"I should--like--that," she said very slowly, her eyes looking dreamy. "I should like that. I should not mind fresh air in a secret garden."

Toby began to recover his breath and feel safer because the idea of keeping the secret seemed to please her. He felt almost sure that if he kept on talking and could make her see the garden in her mind as he had seen it she would like it so much that she could not bear to think that everybody might tramp in to it when they chose.

"I'll tell you what I think it would be like, if we could go into it," he said. "It has been shut up so long things have grown into a tangle perhaps."

She lay quite still and listened while he went on talking about the roses which might have clambered from tree to tree and hung down--about the many birds which might have built their nests there because it was so safe. And then he told her about the robin and Beth Weatherstaff, and there was so much to tell about the robin and it was so easy and safe to talk about it that he ceased to be afraid. The robin pleased her so much that she smiled until she looked almost beautiful, and at first Toby had thought that she was even plainer than himself, with her big eyes and heavy locks of hair.

"I did not know birds could be like that," she said. "But if you stay in a room you never see things. What a lot of things you know. I feel as if you had been inside that garden."

He did not know what to say, so he did not say anything. She evidently did not expect an answer and the next moment she gave him a surprise.

"I am going to let you look at something," she said. "Do you see that rose-colored silk curtain hanging on the wall over the mantel-piece?"

Toby had not noticed it before, but he looked up and saw it. It was a curtain of soft silk hanging over what seemed to be some picture.

"Yes," he answered.

"There is a cord hanging from it," said Gwendolen. "Go and pull it."

Toby got up, much mystified, and found the cord. When he pulled it the silk curtain ran back on rings and when it ran back it uncovered a picture. It was the picture of a boy with a laughing face. He had dark hair and his gay, lovely eyes were exactly like Gwendolen's unhappy ones, agate gray and looking twice as big as they really were because of the black lashes all round them.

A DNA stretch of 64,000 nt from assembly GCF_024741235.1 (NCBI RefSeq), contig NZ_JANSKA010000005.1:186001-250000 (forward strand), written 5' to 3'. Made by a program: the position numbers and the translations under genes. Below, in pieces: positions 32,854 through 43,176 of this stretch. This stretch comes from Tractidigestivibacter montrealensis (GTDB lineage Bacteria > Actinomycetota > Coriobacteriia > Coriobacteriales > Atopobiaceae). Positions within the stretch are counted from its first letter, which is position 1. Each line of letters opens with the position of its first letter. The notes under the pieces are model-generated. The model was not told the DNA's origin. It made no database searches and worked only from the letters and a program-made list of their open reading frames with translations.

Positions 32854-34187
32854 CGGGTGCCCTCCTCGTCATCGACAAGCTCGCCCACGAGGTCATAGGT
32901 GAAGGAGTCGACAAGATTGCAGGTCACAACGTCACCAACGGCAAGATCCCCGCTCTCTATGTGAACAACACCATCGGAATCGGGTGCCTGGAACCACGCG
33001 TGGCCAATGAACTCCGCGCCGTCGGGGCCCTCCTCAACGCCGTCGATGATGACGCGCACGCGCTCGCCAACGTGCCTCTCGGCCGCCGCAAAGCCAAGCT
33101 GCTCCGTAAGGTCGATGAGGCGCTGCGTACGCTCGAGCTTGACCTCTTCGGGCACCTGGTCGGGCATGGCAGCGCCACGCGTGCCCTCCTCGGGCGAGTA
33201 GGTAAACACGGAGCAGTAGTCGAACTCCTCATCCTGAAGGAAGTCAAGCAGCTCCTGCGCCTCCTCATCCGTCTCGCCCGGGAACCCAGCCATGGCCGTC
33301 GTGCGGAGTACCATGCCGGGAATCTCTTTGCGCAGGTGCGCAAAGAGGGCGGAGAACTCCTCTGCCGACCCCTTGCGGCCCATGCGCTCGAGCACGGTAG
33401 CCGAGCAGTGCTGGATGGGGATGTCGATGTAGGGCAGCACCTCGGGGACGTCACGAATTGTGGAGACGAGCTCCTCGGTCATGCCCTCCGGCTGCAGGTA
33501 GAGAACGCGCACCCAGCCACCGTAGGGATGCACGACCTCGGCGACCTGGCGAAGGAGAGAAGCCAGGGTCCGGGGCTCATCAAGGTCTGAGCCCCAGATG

"He is my father," said Gwendolen complainingly. "I don't see why he died. Sometimes I hate him for doing it."

"How queer!" said Toby.

"If he had lived I believe I should not have been ill always," she grumbled. "I dare say I should have lived, too. And my mother would not have hated to look at me. I dare say I should have had a strong back. Draw the curtain again."

Toby did as he was told and returned to his footstool.

"He is much prettier than you," he said, "but his eyes are just like yours--at least they are the same shape and color. Why is the curtain drawn over him?"

She moved uncomfortably.

"I made them do it," she said. "Sometimes I don't like to see him looking at me. He smiles too much when I am ill and miserable. Besides, he is mine and I don't want everyone to see him." There were a few moments of silence and then Toby spoke.

"What would Mr. Medlock do if he found out that I had been here?" he inquired.

"He would do as I told him to do," she answered. "And I should tell him that I wanted you to come here and talk to me every day. I am glad you came."

"So am I," said Toby. "I will come as often as I can, but"--he hesitated--"I shall have to look every day for the garden door."

"Yes, you must," said Gwendolen, "and you can tell me about it afterward."

She lay thinking a few minutes, as she had done before, and then she spoke again.

"I think you shall be a secret, too," she said. "I will not tell them until they find out. I can always send the nurse out of the room and say that I want to be by myself. Do you know Mark?"

"Yes, I know him very well," said Toby. "He waits on me."

She nodded her head toward the outer corridor.

"He is the one who is asleep in the other room. The nurse went away yesterday to stay all night with her sister and she always makes Mark attend to me when she wants to go out. Mark shall tell you when to come here."

Then Toby understood Mark's troubled look when he had asked questions about the crying.

"Mark knew about you all the time?" he said.

"Yes; he often attends to me. The nurse likes to get away from me and then Mark comes."

"I have been here a long time," said Toby. "Shall I go away now? Your eyes look sleepy."

"I wish I could go to sleep before you leave me," she said rather shyly.

"Shut your eyes," said Toby, drawing her footstool closer, "and I will do what my nurse used to do in Antarctica. I will pat your hand and stroke it and sing something quite low."

"I should like that perhaps," she said drowsily.

Somehow he was sorry for her and did not want her to lie awake, so he leaned against the bed and began to stroke and pat her hand and to hum very low.

"That is nice," she said more drowsily still, and he went on humming and stroking, but when he looked at her again her black lashes were lying close against her cheeks, for her eyes were shut and she was fast asleep. So he got up softly, took his candle and crept away without making a sound.